I have no idea what State is, especially if it’s empty…
If it only holds data, you can surely save it as several properties, or as a dictionary of values (with a property exposing it as such).
I had to save an entire data graph in my own module, that’s how I did it: https://github.com/Zylann/godot_voxel/blob/4176894383a0caad96b147b2da4ab946ac709069/generators/graph/voxel_generator_graph.cpp#L680

Note that the same principles apply to GDScript, so if you have problems doing it in C++, you may want to try make it work in GDScript first.

Zylann | 2020-03-17 19:24

I will use this system not only for camera.
Okay, i undrestood about NodePath.
Then other question: how to organize the work with NodePath’es as properties?
Make property for Object*? Or for NodePath*?

The main problem of godot, i think - low-documented engine code and deficit of tutorials for C++

MegaGeneral | 2020-03-18 08:53

Then other question: how to organize the work with NodePath’es as properties?

Once you have a node path, you can get the node using get_node(), and store it in a variable if you wish.
In GDScript, the pattern of obtaining a node for which the path is determined from inspector would be this:

export(NodePath) external_node_path
onready var _external_node = get_node(external_node_path)

func _process(delta)L
    print("Hello ", _external_node.name)

There is also a very common pattern for non-changing nodes that you actually know the path, which I use a lot because there is no point wiring nodes in the inspector that are children of the same scene anyways, with properly chosen names:

onready var _owned_node = get_node("Path/To/MyNode")

(as you can also see a larger example here: https://github.com/Zylann/saga_toolkit_app/blob/a417eb35f33166e9e12bda019397b6482b92171c/main.gd#L23

For the case of node paths, if you were to do the same in C++:

// .h

NodePath _external_node_path;
ExternalNodeType *_external_node;

// .cpp

NodePath MyClass::get_external_node_path() const {
	return _external_node_path;

void MyClass::set_external_node_path(NodePath path) {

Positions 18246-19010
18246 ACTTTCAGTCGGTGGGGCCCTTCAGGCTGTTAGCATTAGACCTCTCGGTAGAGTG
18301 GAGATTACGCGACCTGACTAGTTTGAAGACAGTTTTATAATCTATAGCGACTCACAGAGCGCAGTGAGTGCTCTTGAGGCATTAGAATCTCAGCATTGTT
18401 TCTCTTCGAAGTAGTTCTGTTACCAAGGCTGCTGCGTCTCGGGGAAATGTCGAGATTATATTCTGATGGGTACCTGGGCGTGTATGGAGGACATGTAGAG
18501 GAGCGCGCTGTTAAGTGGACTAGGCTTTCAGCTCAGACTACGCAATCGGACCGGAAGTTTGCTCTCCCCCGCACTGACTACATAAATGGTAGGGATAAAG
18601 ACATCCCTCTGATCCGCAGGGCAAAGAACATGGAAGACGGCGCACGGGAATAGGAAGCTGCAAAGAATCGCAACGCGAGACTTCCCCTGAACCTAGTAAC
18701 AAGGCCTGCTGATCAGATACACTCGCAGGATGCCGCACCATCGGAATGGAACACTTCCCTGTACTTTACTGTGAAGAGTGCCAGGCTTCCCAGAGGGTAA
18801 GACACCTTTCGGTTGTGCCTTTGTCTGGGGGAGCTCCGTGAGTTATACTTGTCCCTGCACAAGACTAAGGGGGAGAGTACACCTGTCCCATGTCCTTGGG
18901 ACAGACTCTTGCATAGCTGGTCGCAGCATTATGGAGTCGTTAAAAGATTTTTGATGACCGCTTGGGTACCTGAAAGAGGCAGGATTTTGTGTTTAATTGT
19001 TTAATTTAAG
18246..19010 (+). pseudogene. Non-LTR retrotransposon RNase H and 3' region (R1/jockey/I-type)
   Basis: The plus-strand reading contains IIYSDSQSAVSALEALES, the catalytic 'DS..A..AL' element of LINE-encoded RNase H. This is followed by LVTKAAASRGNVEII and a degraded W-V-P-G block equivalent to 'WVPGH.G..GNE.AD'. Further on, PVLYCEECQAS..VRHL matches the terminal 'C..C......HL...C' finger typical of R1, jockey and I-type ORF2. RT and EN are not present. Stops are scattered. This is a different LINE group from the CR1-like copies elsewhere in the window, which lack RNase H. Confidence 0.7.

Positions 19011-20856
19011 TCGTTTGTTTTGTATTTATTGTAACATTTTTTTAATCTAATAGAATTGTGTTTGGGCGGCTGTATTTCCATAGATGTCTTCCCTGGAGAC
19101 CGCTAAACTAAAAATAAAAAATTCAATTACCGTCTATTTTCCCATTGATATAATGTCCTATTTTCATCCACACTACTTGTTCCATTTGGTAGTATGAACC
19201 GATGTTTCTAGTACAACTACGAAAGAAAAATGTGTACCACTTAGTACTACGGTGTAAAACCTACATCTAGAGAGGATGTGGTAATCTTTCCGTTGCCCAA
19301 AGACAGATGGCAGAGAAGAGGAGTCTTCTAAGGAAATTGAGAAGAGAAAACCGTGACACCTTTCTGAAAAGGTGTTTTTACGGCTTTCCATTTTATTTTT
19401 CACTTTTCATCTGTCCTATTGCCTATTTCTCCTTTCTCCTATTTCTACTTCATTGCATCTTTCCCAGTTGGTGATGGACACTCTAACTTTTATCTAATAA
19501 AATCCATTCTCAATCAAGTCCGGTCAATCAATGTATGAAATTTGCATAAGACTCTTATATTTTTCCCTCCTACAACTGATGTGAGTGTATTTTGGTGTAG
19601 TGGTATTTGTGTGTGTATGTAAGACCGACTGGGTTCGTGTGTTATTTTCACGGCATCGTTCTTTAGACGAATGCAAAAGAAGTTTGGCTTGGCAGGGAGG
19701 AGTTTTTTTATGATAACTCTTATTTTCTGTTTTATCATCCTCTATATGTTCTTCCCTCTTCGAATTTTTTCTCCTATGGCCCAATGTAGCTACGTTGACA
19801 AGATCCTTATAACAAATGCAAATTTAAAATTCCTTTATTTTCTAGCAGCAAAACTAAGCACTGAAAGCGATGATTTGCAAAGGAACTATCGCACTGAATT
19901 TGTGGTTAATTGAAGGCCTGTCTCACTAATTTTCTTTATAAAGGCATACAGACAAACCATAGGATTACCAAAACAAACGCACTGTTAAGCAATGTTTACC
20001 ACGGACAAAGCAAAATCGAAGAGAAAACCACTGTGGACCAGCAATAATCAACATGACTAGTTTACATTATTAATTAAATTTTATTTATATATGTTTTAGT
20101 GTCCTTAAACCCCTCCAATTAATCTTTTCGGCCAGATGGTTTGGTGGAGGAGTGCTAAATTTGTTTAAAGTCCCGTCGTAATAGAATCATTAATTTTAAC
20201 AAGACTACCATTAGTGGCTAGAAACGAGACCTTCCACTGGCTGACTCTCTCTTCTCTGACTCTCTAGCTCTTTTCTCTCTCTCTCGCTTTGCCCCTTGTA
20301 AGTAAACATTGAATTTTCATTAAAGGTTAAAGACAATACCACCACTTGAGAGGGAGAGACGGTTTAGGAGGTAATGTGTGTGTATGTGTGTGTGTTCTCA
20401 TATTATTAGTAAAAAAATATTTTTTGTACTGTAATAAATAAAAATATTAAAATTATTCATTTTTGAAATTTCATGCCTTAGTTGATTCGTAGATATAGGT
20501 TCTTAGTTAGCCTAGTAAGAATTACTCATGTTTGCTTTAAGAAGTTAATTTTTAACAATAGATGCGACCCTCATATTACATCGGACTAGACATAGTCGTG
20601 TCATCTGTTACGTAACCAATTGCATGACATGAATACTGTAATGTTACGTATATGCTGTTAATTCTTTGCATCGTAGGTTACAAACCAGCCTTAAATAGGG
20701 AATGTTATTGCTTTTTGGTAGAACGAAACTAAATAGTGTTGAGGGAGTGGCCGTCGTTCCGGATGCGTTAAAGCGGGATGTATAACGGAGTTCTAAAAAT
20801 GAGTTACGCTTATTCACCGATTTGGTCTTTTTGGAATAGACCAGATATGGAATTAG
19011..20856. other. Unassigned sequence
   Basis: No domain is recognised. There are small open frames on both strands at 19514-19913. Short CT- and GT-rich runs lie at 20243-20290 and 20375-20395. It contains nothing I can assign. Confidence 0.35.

_external_node_path = path;

void _notification(int p_what) {
	if (p_what == NOTIFICATION_READY) {
		_external_node = Object::cast_to<ExternalNodeType>(get_node(_external_node_path));

void MyClass::_bind_methods() {
	ClassDB::bind_method(D_METHOD("set_external_node_path", "data"), &MyClass::set_external_node_path);
	ClassDB::bind_method(D_METHOD("get_external_node_path"), &MyClass::get_external_node_path);

	ADD_PROPERTY(PropertyInfo(Variant::NODE_PATH, "external_node_path"), "set_external_node_path", "get_external_node_path");

The difference is much more verbose to do the same thing. Also, it can crash if something is wrong (you may use a debugger to have more insight), while the script implementation won’t crash, and will tell you what’s wrong in more details. So it’s a good idea to prototype in script first, and then translate.

The main problem of godot, i think - low-documented engine code and deficit of tutorials for C++

While this is true, I’ll reiterate my last point:
the same principles apply to GDScript, so if you have problems doing it in C++, you may want to try make it work in GDScript first. I’ll also add that the latter is much more documented, because it’s how the engine is primarily meant to be used. This is why there aren’t specifically as many tutorials for C++, it’s not a common entry level. There are still syntax specificities, but when you know how to script the engine, it often just takes looking at existing code to learn how the same things are done.

Note about your original question, to solve a crash, you need to use a C++ debugger, to confirm what’s really happening. It’s almost mandatory when you do C++, as it will point you exactly what call stack failed, and tell you the state of variables.

Zylann | 2020-03-18 22:39